Plant biotechnology for medicine

DG.RSTL.107.004:  Plant Biotechnology for human health

Plants are a promising platform for producing proteins useful in industrial and pharmaceutical sectors, including antigens, antibodies, antimicrobial peptides, enzymes to be used to prevent or treat infectious diseases or chronic non-transmissible diseases (Ma et al. 2005). Since the 90s the number and type of molecules produced through plant biotechnology have increased significantly and several products are currently under clinical evaluation.
Plant biotechnology allow us to produce recombinant proteins in complex form, free of pathogens or toxins potentially dangerous for human health, at lower costs than other production systems such as bacteria, yeast, insect cells or animals, and relatively quickly. This is therefore a promising technology to improve the health status of developing countries.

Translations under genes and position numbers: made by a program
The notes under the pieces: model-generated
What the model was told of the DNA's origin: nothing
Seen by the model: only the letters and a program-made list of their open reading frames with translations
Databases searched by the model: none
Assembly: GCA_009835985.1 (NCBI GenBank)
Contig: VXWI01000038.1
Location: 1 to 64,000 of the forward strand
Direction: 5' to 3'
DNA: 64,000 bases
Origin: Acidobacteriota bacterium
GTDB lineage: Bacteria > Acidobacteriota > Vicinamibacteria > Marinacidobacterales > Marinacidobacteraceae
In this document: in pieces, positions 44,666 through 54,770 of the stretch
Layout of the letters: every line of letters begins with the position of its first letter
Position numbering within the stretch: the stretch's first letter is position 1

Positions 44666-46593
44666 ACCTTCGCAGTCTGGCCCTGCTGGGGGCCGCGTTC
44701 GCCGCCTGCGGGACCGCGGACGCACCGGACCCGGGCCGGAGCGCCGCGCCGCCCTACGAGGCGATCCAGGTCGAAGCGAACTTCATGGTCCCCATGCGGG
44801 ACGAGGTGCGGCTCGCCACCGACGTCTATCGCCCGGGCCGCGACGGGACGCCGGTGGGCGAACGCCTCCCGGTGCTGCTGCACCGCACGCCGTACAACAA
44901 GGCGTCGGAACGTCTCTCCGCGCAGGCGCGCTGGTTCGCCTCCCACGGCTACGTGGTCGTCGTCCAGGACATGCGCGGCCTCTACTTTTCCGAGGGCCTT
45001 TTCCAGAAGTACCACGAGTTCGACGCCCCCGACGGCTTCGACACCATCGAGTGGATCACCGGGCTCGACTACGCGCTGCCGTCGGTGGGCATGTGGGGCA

The expression of recombinant proteins in plants can be achieved  by the transformation of the nuclear or plastid genome or by transient expression systems, such as plasmids or viral vectors. Viral vectors are recombinant plant viruses, not human pathogens, which can lead to the accumulation of foreign proteins in plants at high yield and relatively quickly.
The Institute of Plant Virology (IVV) possesses technologies, know-how and facilities to produce recombinant proteins in plants through stable or transient expression systems. IVV is currently involved in an EU project ( to produce antigens useful in the veterinary or human filed (Papillomavirus, Hepatitis, Blue Tongue Virus, Influenza virus, swine respiratory syndrome, etc). It collaborates with the John Innes Centre, Norwich (UK), the Department of Public Health and Microbiology and the Clinical and Biological Sciences of the University of Turin.


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